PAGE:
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Designing Monstrous Experiences Through Soma Design

Time: Thu 2023-06-15 14.00

Location: D2, Lindstedtsvägen 5, Stockholm

Video link:

Language: English

Subject area: Human-computer Interaction

Doctoral student: Pavel Karpashevich , Medieteknik och interaktionsdesign, MID

Opponent: Professor Mark Blythe, Northumbria University, Newcastle, UK

Supervisor: Professor Kristina Höök, Medieteknik och interaktionsdesign, MID; Assistant professor Pedro Sanches, Department of Informatics, Umeå University; Jordi Solsona, Department of Computer and System Science, Stockholm University

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The room for the public defence have been altered, from room D3 to D2.

QC 20230516


There is currently a wave of research and development of novel on-body technologies and materials, including shape-changing technologies to be worn on or used close to the body. Traditional interaction design methods and interface models are not always a good fit for designing meaningful interactions with these technologies as they primarily interact with our somatic selves—not our language-oriented, symbol-processing ways of being in the world. Design researchers are therefore borrowing ideas and methods from the arts and humanities to design with and help to ”humanize” these technologies. One such approach, originating in pragmatist philosophy, is a design program named soma design. Soma design grounds design processes in our first-person sensuous, subjective experience of the world, aiming to deepen our aesthetic appreciation of ourselves and the world that surrounds us. Soma design has previously mostly addressed gentle, soft experiences. The work,I came to engage in, shifted away from the solely soft and comfortable, and instead addressed borderline uncomfortable, at times uncanny, yet evocative experiences. To shed light on and better articulate those experiences, I turned to monster theories, in particular, using the lens of the monster from the humanities, alongside the impurity concept from social anthropology.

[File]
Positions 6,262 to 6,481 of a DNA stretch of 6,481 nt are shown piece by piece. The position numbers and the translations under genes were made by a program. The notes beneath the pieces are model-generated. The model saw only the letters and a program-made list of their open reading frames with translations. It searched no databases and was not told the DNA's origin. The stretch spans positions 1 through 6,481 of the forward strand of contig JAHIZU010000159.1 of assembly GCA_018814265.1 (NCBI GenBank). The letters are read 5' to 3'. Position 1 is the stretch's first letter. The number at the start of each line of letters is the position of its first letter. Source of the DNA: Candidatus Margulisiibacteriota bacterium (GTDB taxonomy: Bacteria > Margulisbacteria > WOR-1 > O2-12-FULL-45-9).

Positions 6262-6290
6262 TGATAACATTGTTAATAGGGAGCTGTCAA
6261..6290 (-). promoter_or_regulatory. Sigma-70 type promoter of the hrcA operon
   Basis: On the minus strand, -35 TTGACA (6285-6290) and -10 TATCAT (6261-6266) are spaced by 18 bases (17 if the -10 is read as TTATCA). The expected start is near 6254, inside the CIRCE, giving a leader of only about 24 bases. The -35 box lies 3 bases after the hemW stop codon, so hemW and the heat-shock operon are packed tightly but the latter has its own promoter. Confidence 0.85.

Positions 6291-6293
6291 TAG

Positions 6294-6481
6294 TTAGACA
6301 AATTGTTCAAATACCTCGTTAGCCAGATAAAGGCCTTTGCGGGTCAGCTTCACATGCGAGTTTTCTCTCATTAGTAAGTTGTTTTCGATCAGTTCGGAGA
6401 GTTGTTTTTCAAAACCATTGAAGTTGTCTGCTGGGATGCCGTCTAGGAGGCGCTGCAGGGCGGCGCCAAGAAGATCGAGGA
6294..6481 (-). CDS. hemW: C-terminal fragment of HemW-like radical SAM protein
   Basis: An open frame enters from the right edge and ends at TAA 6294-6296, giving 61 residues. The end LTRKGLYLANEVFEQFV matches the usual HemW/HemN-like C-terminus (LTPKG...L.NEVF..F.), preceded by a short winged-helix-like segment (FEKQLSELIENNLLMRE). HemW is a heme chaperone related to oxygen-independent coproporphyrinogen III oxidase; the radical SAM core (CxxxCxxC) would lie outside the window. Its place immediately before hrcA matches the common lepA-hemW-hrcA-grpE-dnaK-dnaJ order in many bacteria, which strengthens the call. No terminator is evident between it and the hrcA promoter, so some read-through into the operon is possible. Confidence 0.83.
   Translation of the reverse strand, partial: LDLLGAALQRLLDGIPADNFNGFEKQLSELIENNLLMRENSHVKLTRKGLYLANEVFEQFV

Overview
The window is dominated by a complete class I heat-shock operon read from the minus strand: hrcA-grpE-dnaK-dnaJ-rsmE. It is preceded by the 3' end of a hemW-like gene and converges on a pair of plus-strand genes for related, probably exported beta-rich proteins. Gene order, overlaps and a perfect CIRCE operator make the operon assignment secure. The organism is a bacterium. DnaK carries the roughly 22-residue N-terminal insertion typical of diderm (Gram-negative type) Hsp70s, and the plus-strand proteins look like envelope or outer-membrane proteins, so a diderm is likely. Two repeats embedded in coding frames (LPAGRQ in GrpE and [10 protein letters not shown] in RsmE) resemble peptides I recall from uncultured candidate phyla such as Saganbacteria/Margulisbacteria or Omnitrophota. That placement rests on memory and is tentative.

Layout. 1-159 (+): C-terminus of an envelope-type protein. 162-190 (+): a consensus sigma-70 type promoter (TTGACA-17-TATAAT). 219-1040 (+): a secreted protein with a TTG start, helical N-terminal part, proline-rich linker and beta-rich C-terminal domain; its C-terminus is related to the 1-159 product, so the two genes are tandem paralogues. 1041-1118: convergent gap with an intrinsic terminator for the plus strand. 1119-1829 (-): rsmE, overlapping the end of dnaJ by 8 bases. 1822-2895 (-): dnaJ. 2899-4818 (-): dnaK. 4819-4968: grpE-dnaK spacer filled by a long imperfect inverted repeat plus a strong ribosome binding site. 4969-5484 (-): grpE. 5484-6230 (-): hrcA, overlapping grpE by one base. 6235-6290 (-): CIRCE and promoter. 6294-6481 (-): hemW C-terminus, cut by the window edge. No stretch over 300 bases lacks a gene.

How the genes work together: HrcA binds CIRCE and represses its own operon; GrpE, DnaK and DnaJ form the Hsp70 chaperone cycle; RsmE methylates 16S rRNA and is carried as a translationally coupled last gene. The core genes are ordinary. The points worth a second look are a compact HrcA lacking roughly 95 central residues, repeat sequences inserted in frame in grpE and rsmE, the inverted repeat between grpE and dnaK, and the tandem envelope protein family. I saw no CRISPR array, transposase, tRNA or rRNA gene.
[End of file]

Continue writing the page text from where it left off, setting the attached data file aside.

In my work, I define these monstrous experiences as ambiguous experiences, which transgress the seemingly opposing experiential categories of comfort versus discomfort. I did so through designing with technologies that apply restriction, pressure, shape-changing, weight-shifting onto our bodies that introduced ways of alienating us from our own bodily rhythms such as our breathing rhythm. As I argue, monstrous experiences constitute one way of addressing some of the dividing dualistic rifts in interaction design. Through the analysis of my design studies, I show how monstrous experiences help to dissolve the distinction between the inside and the outside of the human body—especially when they come into contact with each other through wearable technology, questioning and bridging the boundaries of where one ends and the other begins. In my design experiments, monster experiences are bordering between the human-like and organic versus the alien and unnatural. Monstrous experiences thus expand the repertoire of soma design, adding more ”radical” design exemplars. They help with ”humanizing” the domain of uncomfortable experiences through providing a different articulation, rooted in literature and art.

My work on monstrous experiences makes two main contributions to design for somatic experiences. First, the monster can serve as an analytical lens that bridges dichotomies such as comfort/discomfort, inside/outside, or leader/follower. It provides another perspective from which such opposing categories, despite their seemingly built-in contradictions, can be united into a coherent whole. Second, monstrous experiences can serve as an estrangement method, a design tool for discovering new ways of connecting with our somatic selves, the world that surrounds us or other people, as well as new ways of using sensors and actuators to address, change, affect or alienate bodily processes. Monstrous experiences can help to explore the space between soft/hard and pleasant/uncomfortable experiences, thus, offering an alternative perspective on ”naturalness” in interaction design.